Originally published on September 20, 2017 1:00 pm
For only the second time during his tenure as governor, John Hickenlooper is calling lawmakers back to the Capitol outside of their regular session. He wants them to fix an error that is keeping thousands of dollars from getting to the Denver Zoo and regional transportation districts.
But a special session may not lead to a simple fix.
During the final days of their regular session, lawmakers passed Senate Bill 267, which prevented drastic funding cuts to rural hospitals. The bipartisan measure is expansive and includes a change to the way marijuana is taxed. Inadvertently, that change also prevents special districts from collecting retail taxes on pot.
Gov. Hickenlooper hopes lawmakers can take care of the problem quickly.
“The legislature -- and it’s all the legislature Republicans, Democrats, everybody -- let this mistake get turned into law, and our office also,” he said.
The loss of tax money is impacting transit authorities in Denver, the Gunnison Valley, Roaring Fork, Pikes Peak and San Miguel Co. Special districts that support cultural and scientific institutions including the Denver Zoo and Performing Arts Center are also affected.
“We’re going to need legislation to fix it,” said Democratic Speaker of the House Crisanta Duran.
Duran hopes the issue doesn’t become too political.
“This was something that was never intended,” she said. “All of the bill sponsors agree.”
But the special session may reignite the fight from GOP legislators in opposition to the bill.
An intentional effect of the bill was to prevent a fee paid by hospitals from counting against the state’s budget growth limit. Republican Senate President Kevin Grantham said a special session focuses animosity on the overall bill. He said the problems could have been addressed at the start of next year’s session in January.
“This is very interesting that we’re in this situation I can’t think of a single legislator that is thrilled with the idea of coming back in October to do this,” he said. “There’s consternation over the fact that we’re spending taxpayer dollars.”
The bill for taxpayers comes to about $25,000 for each day of the special session. For a bill to pass both chambers, the legislature needs at least three.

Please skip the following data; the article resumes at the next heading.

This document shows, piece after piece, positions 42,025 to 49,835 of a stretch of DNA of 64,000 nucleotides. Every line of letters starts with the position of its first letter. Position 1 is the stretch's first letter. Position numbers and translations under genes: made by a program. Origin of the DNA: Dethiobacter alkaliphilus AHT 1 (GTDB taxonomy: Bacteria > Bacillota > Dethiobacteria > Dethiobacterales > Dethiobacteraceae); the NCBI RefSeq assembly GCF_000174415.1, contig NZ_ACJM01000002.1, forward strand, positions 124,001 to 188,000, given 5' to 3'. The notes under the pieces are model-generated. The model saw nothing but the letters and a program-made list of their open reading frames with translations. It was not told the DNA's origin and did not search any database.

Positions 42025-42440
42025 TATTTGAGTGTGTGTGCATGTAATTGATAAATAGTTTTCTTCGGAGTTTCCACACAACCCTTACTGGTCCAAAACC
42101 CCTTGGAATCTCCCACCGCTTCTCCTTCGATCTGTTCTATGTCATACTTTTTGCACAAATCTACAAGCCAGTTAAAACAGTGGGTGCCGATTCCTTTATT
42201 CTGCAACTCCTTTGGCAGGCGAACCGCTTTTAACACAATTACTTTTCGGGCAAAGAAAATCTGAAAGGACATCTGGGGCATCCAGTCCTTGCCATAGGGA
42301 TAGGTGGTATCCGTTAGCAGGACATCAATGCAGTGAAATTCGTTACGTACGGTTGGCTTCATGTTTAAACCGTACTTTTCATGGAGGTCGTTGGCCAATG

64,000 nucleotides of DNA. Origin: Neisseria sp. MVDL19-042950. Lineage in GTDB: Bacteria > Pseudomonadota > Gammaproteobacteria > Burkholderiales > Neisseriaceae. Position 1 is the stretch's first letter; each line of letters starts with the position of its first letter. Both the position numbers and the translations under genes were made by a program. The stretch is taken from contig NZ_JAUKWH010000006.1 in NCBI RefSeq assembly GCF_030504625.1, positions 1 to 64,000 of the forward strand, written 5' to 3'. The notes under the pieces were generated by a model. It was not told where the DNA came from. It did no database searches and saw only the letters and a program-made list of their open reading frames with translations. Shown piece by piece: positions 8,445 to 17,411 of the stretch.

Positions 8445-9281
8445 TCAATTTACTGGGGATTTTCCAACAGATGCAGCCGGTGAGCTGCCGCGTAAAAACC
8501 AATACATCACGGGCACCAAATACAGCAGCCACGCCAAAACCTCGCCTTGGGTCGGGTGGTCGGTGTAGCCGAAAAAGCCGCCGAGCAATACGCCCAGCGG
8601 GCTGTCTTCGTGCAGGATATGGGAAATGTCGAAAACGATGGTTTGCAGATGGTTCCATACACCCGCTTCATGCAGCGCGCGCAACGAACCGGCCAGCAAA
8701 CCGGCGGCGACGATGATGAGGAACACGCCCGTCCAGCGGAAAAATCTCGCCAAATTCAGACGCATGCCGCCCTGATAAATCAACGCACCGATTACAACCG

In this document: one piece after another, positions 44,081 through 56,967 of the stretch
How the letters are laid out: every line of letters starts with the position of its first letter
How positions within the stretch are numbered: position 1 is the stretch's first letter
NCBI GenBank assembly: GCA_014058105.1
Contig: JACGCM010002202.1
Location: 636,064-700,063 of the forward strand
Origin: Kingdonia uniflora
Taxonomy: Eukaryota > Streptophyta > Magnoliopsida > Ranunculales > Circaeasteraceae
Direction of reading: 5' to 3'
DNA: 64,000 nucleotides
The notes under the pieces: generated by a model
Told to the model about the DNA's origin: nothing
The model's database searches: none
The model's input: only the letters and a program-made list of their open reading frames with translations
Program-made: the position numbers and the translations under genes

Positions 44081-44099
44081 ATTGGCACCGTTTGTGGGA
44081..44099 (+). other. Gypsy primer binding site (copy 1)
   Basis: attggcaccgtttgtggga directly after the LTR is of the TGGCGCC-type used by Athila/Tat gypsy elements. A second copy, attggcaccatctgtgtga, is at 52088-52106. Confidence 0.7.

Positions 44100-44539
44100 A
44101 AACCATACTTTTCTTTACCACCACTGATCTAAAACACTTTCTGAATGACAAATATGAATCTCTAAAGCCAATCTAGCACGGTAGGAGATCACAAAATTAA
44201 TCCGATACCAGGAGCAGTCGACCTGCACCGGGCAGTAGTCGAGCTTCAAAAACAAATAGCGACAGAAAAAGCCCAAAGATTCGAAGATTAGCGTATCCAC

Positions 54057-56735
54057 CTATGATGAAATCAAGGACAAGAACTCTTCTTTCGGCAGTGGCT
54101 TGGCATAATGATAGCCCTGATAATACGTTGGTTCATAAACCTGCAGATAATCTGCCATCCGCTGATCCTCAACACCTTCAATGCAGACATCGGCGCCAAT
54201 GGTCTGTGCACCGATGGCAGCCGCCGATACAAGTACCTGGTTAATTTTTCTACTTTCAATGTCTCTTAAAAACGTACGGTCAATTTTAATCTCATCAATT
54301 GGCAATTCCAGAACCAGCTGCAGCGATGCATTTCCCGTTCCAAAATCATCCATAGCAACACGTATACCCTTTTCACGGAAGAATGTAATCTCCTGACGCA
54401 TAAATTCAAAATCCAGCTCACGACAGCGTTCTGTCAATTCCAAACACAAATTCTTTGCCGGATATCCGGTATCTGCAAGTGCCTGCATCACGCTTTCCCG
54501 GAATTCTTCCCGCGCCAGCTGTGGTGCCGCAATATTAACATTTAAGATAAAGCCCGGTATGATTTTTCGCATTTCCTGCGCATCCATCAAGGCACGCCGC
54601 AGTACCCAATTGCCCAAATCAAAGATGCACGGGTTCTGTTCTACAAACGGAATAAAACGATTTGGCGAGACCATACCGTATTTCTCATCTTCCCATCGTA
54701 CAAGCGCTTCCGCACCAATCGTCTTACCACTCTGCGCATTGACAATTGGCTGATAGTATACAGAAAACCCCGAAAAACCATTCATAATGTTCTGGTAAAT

While the governor’s executive order calling for the session is narrowly focused, lawmakers can still introduce bills that are much broader in scope.
“It is up to the individual committees and the floor of the Senate to make that determination, not me,” said Grantham. “No one can step in unilaterally and say, ‘I will not allow that bill to run.’ This is a constitutional matter of the right of the legislator to introduce his or her bill.”
Each lawmaker can introduce one bill during a special session. Democratic House leaders like Duran wants the special session to stay narrow.
“Let’s just do what’s right for what’s right for the people of Colorado and get this done,” she said.
While the debate over the goal of the session is playing out, the Republican sponsor of the underlying bill that caused the problem in the first place said he’s not sure if he’ll even vote for a fix.
“I don’t like to go into anything where I’m not prepared,” said Sen. Jerry Sonnenberg of Sterling, “and if we don’t have the votes to pass this bill it’s absolutely crazy to call a special session.”
Gov. Hickenlooper disagrees.
“I was raised that if you’re part of an organization, or you make a mistake, or your team makes a mistake and you have an opportunity to fairly easily fix it, you apologize, you take responsibility and you fix the problem you created,” he said.
Lawmakers will meet at the State Capitol on Monday morning, Oct. 2. Democrats are expected to back the governor’s plan. At least one Republican in the Senate would need to join them for that chamber to pass something.
The first – and only other – time Gov. Hickenlooper called a special session was five years ago, over civil unions. In 2006, Republican Gov. Bill Owens called a special session over illegal immigration.
Capitol Coverage is a collaborative public policy reporting project, providing news and analysis to communities across Colorado for more than a decade. Fifteen public radio stations participate in Capitol Coverage from throughout Colorado.
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